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Obamas' First State Dinner to Honor India's Prime Minister

Aides say, expect something new as the Prime Minister of India is welcomed.

ByABC News
November 23, 2009, 8:33 PM

Nov. 24, 2009— -- When the Obamas host their first official state dinner for the Indian prime minister tonight at the White House, the evening will be soaked deep in history and tradition but will include a little Obama flavor, aides to the president said.

The Obamas kicked off the long day this morning by welcoming Prime Minister Manmohan Singh and his wife, Gursharan Kaur, to the White House for the official visit.

In a tampered down arrival ceremony, moved from the South Lawn to the East Room because of rain, President Obama told the prime minister today that "it is fitting that you and India be so recognized.

"This visit reflects the high esteem in which I and the American people hold your wise leadership," Obama said. "It reflects the abiding bonds of respect and friendship between our people, including our friends in the Indian-American community who join us here today."

As the two nations work toward better futures, the president said, "India is indispensable," adding that the two leaders can unite to strengthen the economy, promote trade, combat climate change end extreme poverty, stop terrorism and prevent the spread of nuclear weapons.

As the world's largest democracies, the president added, the United States and India can "keep faith with our common values: speaking out and standing up for the rights and dignity to which all human beings are entitled, and showing that nations that respect the rights and aspirations of their people are ultimately more stable, more secure and more successful."

Obama noted that it was 60 years ago that President Truman welcomed to the White House the first prime minister of an independent India.

"While the decades that followed were not without their challenges, the spirit of that first visit is with us today; the same sense of possibility, the same hope for the future."

Singh said he brought to the United States the "friendly greetings of our 1 billion people of India," as he came to "broaden and deepen our strategic partnership."

The two leaders will spend the morning behind closed doors in a series of one-on-one and extended meetings with their broader delegations. A joint news conference will.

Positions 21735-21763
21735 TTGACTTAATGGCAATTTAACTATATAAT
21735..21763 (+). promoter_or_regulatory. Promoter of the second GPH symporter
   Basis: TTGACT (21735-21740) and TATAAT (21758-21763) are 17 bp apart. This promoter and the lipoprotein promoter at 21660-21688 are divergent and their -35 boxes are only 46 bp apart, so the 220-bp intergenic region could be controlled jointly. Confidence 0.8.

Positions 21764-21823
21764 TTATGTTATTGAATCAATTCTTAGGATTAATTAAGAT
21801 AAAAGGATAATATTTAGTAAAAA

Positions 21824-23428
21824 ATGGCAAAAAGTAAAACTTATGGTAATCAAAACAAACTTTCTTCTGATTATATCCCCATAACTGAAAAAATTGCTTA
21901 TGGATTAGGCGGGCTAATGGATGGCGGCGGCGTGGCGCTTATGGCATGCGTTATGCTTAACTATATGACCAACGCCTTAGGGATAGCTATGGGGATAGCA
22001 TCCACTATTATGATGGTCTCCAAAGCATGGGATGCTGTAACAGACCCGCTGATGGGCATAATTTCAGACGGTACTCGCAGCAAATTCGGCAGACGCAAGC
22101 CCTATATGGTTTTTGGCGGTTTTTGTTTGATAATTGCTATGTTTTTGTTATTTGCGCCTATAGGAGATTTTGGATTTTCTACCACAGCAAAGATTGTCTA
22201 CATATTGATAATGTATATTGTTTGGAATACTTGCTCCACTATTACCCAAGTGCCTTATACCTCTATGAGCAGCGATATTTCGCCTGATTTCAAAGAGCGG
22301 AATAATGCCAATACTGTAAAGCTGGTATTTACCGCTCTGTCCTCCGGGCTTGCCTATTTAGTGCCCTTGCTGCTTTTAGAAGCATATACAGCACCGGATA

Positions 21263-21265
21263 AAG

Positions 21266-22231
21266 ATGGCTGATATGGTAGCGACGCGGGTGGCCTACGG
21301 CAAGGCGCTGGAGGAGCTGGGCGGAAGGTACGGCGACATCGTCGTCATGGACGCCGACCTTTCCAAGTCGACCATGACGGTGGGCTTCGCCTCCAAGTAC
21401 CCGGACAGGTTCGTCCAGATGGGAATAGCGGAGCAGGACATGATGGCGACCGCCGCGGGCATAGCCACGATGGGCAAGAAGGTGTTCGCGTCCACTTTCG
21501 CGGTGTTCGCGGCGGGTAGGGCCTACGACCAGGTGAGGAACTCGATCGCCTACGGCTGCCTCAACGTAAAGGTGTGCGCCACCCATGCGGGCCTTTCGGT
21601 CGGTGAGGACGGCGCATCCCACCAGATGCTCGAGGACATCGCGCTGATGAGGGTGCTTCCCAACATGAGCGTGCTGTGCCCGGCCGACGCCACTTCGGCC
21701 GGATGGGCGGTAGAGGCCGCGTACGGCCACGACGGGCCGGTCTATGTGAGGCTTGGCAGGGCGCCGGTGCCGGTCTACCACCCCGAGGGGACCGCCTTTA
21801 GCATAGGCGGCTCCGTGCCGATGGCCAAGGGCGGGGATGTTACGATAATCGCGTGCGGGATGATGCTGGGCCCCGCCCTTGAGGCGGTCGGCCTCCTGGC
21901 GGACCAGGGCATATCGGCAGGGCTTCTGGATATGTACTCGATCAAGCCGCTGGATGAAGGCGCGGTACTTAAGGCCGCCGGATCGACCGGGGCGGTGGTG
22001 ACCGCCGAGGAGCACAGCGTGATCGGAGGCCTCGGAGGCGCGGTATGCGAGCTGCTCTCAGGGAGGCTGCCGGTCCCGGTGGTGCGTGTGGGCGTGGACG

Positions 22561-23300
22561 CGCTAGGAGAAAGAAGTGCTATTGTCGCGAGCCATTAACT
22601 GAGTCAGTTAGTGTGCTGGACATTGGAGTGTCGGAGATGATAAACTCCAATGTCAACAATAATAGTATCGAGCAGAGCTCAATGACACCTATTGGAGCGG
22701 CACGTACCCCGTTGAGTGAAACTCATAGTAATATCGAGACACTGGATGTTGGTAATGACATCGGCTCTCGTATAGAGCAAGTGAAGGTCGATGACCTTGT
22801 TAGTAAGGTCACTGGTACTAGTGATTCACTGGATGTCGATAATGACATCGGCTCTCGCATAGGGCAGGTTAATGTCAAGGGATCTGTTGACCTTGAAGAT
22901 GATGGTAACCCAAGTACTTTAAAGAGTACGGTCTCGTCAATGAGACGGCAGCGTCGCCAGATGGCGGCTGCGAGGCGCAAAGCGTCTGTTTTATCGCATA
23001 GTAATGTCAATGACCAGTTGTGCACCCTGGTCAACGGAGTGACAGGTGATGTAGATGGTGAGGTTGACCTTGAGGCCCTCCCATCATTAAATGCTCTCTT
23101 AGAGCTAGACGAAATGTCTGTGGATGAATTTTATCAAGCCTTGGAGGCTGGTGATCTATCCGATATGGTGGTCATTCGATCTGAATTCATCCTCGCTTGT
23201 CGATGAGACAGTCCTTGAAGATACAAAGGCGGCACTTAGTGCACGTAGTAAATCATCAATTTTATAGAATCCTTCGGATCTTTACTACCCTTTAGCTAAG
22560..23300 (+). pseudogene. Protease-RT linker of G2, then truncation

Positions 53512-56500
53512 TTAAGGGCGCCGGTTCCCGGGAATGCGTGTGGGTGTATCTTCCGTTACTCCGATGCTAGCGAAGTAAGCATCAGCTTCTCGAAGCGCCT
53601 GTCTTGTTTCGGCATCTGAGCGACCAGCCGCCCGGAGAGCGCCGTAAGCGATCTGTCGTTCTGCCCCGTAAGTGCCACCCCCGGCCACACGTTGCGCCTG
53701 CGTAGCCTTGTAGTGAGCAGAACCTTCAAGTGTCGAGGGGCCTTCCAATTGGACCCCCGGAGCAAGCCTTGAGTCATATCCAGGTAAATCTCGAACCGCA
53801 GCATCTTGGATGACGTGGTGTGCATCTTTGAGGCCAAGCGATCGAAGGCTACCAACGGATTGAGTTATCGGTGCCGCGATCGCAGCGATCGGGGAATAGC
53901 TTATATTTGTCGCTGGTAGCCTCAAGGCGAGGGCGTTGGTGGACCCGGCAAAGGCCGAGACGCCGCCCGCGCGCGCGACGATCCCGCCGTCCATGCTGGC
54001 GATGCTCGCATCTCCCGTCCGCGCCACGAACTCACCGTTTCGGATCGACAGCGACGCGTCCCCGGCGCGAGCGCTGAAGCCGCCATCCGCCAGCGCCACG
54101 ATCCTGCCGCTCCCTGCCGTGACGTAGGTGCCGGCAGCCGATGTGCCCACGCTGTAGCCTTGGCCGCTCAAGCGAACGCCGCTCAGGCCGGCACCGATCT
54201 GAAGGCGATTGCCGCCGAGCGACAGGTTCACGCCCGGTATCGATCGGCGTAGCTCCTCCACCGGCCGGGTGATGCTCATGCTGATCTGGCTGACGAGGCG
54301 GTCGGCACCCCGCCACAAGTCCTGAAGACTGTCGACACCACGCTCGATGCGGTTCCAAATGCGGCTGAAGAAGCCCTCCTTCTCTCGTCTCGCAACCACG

The main event, culminating the day's activities, will be the glitzy and glamorous state dinner in the evening.

Three-hundred-twenty guests were invited to the "black tie" event, the invitation reading simply:

"The President and Mrs. Obama request the pleasure of the company of Mr. _____ at a dinner in honor of His Excellency Dr. Manmohan Singh, Prime Minister of the Republic of India, and Mrs. Gursharan Kaur, to be held at The White House on Tuesday, November 24, 2009 at seven o'clock."

A large white tent has been erected on the South Lawn of the White House to accommodate the many guests, which aides tout as a sign of the openness of the Obama administration. In years past, the dinner has been held in the East Room or the State Dining Room, which would allow for far fewer guests: The State Dining Room, for example, seats 120 people.

By opening the event to the lawn of the White House, the administration was able to expand the guest list. Such an arrangement is not common, but it has been done before. In 2000, President Bill Clinton invited nearly 700 people for a state dinner under a tent on the South Lawn honoring Indian Prime Minister Atal Bihari Vajpayee.

Among those lucky 320 invited to the Obamas' first formal fete are notable Indians from the United States and abroad, as well as the Indian delegation, members of Congress, many top-level administration staffers and a few of the Obamas' Chicago friends.

Actor-turned-White House staffer and Indian-American Kal Penn is also expected to attend.

The complete guest list, under lock and key until this afternoon, will be scrutinized later today for celebrity figures and big donors perhaps being repaid for campaign support by receiving the golden ticket.